Bank Thieves Think Big, But Maybe Too Big

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Here’s a weird story. Somebody with access to the proper codes managed to steal $100 million from Bangladesh’s account at the Federal Reserve. But that’s not the weird part. Lots of people would steal $100 million if they could. The weird part is trying to figure how they thought they could get away with it:

The breach began on a quiet Friday last month, when a series of payment instructions arrived at the New York Fed seeking the transfer of nearly $1 billion out of the Bangladeshi account….By the time officials at Bangladesh Bank, the country’s central bank, returned to work, five requests moving about $100 million had gone through. Further transfers totaling roughly $850 million were blocked after “the American bank raised a money laundering alert,” a spokesman for Bangladesh Bank has said.

….The wire transfer of $20 million to Sri Lanka went to the account of a newly formed nongovernmental organization, according to officials in Dhaka. The Sri Lankan bank handling the account reported the unusual transaction to the country’s central bank under that country’s anti-money-laundering laws and authorities reversed the transfer.

The Philippines’ Anti-Money Laundering Council is preparing charges against a number of people allegedly involved in the illegal transfer, council Chairman Amando Tetangco, who is also the governor of the Philippines’ central bank, told The Wall Street Journal in a brief interview late Saturday. He refused to identify those who may be charged but said more details would be revealed later.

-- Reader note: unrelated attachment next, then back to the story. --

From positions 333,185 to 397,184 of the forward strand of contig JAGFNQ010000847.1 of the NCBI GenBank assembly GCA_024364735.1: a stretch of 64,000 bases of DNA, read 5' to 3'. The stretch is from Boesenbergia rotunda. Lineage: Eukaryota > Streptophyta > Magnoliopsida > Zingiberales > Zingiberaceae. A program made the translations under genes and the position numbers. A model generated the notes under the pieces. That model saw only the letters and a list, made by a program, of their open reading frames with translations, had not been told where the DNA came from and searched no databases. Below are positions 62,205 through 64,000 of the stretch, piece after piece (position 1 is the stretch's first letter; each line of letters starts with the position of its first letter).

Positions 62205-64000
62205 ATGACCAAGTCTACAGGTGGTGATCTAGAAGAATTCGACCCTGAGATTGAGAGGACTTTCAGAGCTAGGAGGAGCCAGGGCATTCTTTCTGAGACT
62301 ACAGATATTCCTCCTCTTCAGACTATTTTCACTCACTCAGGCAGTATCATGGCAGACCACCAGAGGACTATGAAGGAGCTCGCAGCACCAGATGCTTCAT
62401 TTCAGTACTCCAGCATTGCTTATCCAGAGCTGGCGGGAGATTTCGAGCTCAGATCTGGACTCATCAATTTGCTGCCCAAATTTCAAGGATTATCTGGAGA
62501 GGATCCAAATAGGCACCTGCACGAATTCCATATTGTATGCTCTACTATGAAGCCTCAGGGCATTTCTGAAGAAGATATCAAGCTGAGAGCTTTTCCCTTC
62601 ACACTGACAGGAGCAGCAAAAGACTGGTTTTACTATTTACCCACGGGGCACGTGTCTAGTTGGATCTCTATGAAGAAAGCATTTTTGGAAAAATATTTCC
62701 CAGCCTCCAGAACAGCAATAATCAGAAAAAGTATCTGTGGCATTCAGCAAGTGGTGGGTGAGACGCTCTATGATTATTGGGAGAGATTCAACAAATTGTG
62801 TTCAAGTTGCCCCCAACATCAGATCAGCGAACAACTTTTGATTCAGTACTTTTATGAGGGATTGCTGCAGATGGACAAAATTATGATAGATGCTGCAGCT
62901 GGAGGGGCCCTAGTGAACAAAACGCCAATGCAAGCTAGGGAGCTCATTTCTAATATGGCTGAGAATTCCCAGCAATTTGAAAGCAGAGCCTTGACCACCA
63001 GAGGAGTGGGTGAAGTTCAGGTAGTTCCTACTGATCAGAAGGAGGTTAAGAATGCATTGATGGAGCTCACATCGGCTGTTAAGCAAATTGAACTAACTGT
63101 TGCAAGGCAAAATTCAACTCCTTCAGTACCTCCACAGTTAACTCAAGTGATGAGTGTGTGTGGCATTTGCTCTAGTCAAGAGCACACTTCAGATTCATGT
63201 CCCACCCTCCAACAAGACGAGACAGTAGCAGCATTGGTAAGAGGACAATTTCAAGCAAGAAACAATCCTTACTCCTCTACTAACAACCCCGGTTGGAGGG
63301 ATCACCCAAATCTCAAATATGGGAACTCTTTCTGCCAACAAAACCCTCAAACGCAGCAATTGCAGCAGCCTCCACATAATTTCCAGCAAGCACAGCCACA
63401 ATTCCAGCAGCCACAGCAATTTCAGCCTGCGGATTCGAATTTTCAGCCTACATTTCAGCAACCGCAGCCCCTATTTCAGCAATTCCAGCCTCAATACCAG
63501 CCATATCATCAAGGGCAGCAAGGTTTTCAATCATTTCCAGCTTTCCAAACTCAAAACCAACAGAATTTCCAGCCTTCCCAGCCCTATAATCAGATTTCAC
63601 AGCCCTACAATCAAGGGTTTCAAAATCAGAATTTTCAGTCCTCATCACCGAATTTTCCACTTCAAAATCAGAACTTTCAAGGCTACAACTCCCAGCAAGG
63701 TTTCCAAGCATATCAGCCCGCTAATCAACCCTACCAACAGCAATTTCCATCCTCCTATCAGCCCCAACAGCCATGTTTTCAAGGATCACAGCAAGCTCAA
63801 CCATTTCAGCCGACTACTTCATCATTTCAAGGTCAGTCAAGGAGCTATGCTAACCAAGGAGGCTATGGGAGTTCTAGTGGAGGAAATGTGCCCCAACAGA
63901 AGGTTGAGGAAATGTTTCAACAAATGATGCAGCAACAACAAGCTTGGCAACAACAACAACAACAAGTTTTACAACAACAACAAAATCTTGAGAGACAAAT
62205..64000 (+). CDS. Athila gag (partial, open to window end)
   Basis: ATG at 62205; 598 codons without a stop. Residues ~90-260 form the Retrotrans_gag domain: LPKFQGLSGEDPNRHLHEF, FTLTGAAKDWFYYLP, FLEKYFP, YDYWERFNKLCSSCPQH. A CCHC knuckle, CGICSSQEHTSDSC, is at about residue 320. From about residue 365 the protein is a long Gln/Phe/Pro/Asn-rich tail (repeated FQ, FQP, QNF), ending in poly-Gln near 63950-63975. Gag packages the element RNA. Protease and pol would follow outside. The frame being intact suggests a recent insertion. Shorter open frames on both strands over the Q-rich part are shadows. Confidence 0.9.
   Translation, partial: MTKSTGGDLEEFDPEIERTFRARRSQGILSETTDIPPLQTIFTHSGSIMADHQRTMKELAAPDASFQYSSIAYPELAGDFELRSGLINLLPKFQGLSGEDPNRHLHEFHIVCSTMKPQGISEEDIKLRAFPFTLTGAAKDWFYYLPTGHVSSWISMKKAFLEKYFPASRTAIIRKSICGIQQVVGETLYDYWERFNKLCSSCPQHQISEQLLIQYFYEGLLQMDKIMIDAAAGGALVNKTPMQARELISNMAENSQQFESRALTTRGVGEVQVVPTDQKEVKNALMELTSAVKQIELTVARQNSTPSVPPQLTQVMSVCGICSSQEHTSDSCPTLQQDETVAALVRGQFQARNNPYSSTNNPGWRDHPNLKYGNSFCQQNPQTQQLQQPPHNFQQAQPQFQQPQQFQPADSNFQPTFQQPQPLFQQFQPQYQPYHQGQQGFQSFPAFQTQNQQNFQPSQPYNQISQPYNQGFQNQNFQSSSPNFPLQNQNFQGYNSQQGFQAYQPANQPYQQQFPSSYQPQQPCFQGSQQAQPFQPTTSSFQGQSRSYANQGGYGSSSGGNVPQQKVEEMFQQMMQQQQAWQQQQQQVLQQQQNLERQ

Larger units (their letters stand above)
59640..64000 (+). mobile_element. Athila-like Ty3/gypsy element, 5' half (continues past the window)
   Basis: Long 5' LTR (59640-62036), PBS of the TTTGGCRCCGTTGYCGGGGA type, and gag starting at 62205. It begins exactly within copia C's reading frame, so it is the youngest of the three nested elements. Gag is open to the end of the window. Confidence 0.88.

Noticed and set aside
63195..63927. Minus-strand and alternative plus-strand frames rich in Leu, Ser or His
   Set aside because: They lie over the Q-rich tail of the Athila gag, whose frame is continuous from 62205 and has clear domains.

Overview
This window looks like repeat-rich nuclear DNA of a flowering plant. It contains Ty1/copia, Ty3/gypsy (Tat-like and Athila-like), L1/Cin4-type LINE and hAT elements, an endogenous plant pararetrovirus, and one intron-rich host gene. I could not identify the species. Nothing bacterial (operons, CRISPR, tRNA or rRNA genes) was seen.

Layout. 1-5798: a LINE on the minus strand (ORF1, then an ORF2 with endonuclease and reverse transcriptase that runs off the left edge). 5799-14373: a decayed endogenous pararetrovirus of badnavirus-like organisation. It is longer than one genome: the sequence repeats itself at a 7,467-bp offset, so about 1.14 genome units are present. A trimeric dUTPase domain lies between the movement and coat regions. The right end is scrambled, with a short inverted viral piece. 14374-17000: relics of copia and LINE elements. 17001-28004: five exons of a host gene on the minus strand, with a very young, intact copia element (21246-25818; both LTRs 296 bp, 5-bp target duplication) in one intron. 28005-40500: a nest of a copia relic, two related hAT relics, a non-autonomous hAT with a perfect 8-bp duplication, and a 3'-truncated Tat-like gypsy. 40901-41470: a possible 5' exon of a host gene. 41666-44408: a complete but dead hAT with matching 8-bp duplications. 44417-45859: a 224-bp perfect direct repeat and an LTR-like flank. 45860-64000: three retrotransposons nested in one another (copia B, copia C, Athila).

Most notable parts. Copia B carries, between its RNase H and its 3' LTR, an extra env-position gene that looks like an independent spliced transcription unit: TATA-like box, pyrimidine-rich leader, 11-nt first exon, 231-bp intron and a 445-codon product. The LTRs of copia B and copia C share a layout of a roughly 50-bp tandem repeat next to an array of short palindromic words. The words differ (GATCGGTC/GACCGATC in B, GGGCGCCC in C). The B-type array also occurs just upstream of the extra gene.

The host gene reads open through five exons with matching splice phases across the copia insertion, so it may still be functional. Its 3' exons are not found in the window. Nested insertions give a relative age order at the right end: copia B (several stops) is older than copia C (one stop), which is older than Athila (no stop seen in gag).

So the thieves tried to steal $1 billion, but the Fed got suspicious at the prospect of that much money being transferred into private accounts. Big surprise. Still, that was only after $20 million got sent to accounts in Sri Lanka and $80 million to accounts in the Philippines—which was then deposited in a Manila businessman’s bank account and transferred to three large casinos. But these transfers were identified and nobody got their hands on that money either.

In the movies, the thieves would never have been caught because the tech-savvy member of their crew would immediately start routing the money through dozens of proxies and hundreds of accounts. After 30 seconds of laptop argle bargle, the money would be untraceable.

In real life…it turns out wire transfers don’t work that way. So here’s the weird part: why did these guys think this plan would work? Did they seriously think they could transfer $1 billion to private accounts around the world and no one would notice? Or was this heist even more interesting than it sounds, with a whole lot of very high-ranking government officials involved in covering it up? One way or another, this caper was either dumber than it sounds or a lot smarter than it sounds. I can’t wait to find out which.

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FACT:

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Today, reader support makes up about two-thirds of our budget, allows us to dig deep on stories that matter, and lets us keep our reporting free for everyone. If you value what you get from Mother Jones, please join us with a tax-deductible donation today so we can keep on doing the type of journalism 2020 demands.

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